Title: The Minders.
Writer(s): John Marrs.
Publisher: Berkley Books.
Release Date: February 16th, 2021.
Genre(s): Science-Fiction, Thriller.
My Overall Rating:
Sometimes you have to wonder how far you’d go to get the chance to reset your life, to have a brand-new beginning where your past has no incidence on who you are and who you become. In a world where tragedy strikes us off guard far too often and inevitably chains us to misery, it isn’t out of the ordinary to wish for a clean slate to start anew. But at what cost? With our identity at the mercy of this technological era, only drastic measures could create such a quixotic opportunity but maybe that’s all you need to approach life with brand new lenses. Writer John Marrs returns for a brand-new novel set within the same world as his previous hits, The One and The Passengers, to explore a near-future science-fiction thriller where secrets drown humanity and bring out the worse of us.
What is The Minders about? Following the deployment of a government initiative created to counter the ever-growing issue of cyberterrorism, five ordinary individuals have been selected to become “Minders”, people who go through an invasive yet revolutionary biochemical engineering procedure that allows the government to insert top-secret classified information into their genetic code through the head. On the promise to keep these secrets to themselves, from conspiracy theories to cover-ups, for five years, restrained in their interactions and habitual routines, they’ll only be rewarded with the means to a new life upon completing their contract. Unfortunately for the government, humans are flawed and they too have secrets of their own. After all, nothing is ever safe in the world.
“What would you say if we offered you the opportunity to start your life again?”— John Marrs
Alternating between five different characters (Emilia, Flick, Charlie, Sinéad, and Bruno) through short and snappy chapters, the story indulgently explores the lives of these individuals while laying out the plausible near-future setting. Although it allows the reader to better grasp the motives and drives of these characters set in a world not too unrelatable to ours, as you slowly peel away at their darkest secrets, the mundanity of their lives drags the narrative through more than the first half of the book. It is only when you finally see the effect of becoming a Minder on who these characters are and watch as they become targets, that the story picks up its pace and requires the reader to suspend his disbelief to revel in the author’s ideas. First-time readers of John Marrs’ books are bound to find his vision quite confusing at times, making you wonder within which framework he is building this world and this story.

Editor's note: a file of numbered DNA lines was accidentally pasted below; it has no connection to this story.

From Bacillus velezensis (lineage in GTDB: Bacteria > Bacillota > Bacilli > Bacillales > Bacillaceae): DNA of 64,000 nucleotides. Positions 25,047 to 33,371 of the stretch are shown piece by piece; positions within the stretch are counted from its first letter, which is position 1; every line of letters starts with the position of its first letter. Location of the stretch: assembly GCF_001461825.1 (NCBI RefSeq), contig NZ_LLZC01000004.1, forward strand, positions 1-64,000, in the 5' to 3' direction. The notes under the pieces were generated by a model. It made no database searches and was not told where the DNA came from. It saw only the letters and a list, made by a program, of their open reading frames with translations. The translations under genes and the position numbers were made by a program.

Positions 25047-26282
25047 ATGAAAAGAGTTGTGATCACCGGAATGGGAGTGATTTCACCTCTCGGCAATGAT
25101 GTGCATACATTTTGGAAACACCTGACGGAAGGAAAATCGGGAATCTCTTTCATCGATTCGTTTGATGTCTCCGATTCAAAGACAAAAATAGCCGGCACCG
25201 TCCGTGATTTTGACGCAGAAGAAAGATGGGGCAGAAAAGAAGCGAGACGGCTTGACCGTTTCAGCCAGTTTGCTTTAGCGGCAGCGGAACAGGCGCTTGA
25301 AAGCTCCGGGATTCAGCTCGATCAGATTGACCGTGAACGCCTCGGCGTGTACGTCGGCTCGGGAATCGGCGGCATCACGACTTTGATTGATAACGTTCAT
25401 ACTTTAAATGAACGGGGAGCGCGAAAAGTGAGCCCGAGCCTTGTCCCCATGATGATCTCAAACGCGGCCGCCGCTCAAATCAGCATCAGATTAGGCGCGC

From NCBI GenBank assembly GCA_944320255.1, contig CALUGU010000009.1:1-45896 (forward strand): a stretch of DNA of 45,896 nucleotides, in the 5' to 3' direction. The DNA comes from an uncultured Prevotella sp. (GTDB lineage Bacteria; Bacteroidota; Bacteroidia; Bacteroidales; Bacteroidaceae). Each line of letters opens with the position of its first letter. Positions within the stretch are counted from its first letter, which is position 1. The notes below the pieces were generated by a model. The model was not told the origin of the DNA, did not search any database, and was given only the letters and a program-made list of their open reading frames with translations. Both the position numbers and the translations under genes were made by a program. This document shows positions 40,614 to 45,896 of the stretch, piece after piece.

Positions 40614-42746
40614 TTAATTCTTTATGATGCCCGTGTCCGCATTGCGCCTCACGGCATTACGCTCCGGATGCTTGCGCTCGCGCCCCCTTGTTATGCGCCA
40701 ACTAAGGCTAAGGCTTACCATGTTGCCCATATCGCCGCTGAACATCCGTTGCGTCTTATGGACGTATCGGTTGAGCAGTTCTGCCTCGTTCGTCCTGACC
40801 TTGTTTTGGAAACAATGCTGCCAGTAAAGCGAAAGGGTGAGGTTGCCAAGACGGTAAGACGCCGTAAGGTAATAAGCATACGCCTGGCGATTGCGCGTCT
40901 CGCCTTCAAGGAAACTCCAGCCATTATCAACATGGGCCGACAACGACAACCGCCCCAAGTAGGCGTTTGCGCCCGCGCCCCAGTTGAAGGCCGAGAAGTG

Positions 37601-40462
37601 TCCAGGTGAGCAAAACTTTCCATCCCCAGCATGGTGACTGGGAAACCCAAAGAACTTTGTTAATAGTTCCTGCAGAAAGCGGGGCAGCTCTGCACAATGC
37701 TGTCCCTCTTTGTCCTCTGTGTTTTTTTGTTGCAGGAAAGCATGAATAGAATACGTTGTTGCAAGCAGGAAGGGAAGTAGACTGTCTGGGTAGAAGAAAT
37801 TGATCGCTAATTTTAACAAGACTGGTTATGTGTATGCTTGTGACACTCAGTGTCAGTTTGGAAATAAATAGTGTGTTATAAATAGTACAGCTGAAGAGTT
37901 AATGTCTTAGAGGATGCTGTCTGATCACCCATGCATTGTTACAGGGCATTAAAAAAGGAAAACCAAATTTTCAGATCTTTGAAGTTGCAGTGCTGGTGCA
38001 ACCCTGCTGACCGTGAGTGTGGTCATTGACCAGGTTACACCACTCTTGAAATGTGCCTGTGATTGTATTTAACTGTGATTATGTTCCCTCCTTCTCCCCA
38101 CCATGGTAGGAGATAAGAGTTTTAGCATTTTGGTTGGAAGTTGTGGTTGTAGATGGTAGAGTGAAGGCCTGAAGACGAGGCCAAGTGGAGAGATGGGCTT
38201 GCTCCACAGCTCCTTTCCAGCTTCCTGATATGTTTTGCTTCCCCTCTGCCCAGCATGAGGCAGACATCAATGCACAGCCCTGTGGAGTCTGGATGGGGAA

Nevertheless, intriguing questions on nature versus nurture are seamlessly interspersed in the narrative, especially through the behaviours of certain characters, while other questions on faith and utopia are also tackled. While the focus isn’t necessarily on introspective reflections about life, the story at least tries to invite readers to ponder society’s progress and the societal risks related to our identity that we face in our daily lives. Unfortunately, there’s a certain absence of coherence in what goes on in this story that a not-too-versed reader of this universe will likely find unappealing, deterring them from fully appreciating its potential. Although the action picks up a bit too late in the story, it does allow it to remain thrilling and captivating to those who dare to be patient but ultimately suffers from its numerous characters and incongruous twists.
The Minders is an intriguing and oddly-paced near-future thriller following the lives of five strangers whose secrets will send them headfirst into danger.